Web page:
COVER

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pp. 1-7

CONTENTS

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pp. vii-vii

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INTRODUCTION

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pp. ix-xlviii

The fugitive who arrived at Emmor Kimber’s home on Christmas Day 1837 seemed different from the numerous enslaved people the wealthy old Quaker had helped along the Underground Railroad over the years. Like many, James Williams arrived alone, tired, poorly clothed, and afraid of capture. But as he rested and talked about his years in slavery, he impressed Kimber not only ...

NARRATIVE OF JAMES WILLIAMS

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pp. 1-1

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Preface

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pp. 3-27

“American slavery,” said the celebrated John Wesley, “is the vilest beneath the sun!”2 Of the truth of this emphatic remark no other proof is required than an examination of the statute books of the American slave states. Tested by its own laws, in all that facilitates and protects the hateful process of converting a man into a “chattel personal”;3 in all that stamps the law-maker and ...

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Narrative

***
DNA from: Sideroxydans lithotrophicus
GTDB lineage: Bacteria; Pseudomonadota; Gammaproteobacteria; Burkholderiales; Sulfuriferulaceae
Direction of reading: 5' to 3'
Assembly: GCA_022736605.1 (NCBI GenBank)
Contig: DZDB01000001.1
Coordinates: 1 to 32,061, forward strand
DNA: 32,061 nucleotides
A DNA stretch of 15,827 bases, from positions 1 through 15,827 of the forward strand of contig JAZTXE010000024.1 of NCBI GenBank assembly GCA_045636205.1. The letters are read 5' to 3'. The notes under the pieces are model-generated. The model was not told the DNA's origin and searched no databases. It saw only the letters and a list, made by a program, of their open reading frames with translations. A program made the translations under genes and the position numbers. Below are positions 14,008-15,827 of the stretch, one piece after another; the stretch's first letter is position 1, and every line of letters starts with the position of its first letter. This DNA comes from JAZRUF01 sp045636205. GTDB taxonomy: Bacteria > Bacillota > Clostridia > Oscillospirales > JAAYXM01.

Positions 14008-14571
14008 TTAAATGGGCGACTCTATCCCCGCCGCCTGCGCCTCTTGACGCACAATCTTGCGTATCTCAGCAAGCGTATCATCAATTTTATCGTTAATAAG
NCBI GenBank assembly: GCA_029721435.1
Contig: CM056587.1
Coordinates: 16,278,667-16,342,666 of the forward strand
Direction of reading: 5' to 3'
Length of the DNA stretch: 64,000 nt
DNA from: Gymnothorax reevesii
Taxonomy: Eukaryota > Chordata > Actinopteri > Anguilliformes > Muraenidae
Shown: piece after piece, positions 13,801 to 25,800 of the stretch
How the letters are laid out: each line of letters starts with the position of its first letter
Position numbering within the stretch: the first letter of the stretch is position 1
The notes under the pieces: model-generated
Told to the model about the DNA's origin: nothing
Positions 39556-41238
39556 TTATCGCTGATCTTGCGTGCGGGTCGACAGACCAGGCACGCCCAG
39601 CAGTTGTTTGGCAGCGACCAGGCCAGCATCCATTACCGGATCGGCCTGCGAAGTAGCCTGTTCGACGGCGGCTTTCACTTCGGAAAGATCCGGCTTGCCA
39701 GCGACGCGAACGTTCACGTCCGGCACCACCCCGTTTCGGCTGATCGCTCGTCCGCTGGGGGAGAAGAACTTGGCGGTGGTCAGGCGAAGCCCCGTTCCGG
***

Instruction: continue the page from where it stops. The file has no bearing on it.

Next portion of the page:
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pp. 29-130

I was born in Powhatan County, Virginia,1 on the plantation of George Larrimore, sen.,2 at a place called Mount Pleasant,3 on the 16th of May, 1805.4 My father was the slave of an orphan family whose name I have forgotten, and was under the care of a Mr. Brooks, guardian of the family.5 He was a native of Africa, and was brought over when a mere child, with his mother. My mother ...

Note by the Editor

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pp. 131-135

Appendix

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pp. 137-144

APPENDIXES TO THE ANNOTATED EDITION

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pp. 145-145

A. George Larimer’s Letter

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pp. 147-150

B. Poisoning Trial Transcript

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pp. 151-155

C. Runaway Ads

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pp. 156-157

D. Recapture in Baltimore

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pp. 158-160

E. Slatter v. Holton

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pp. 161-177

INDEX

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pp. 179-190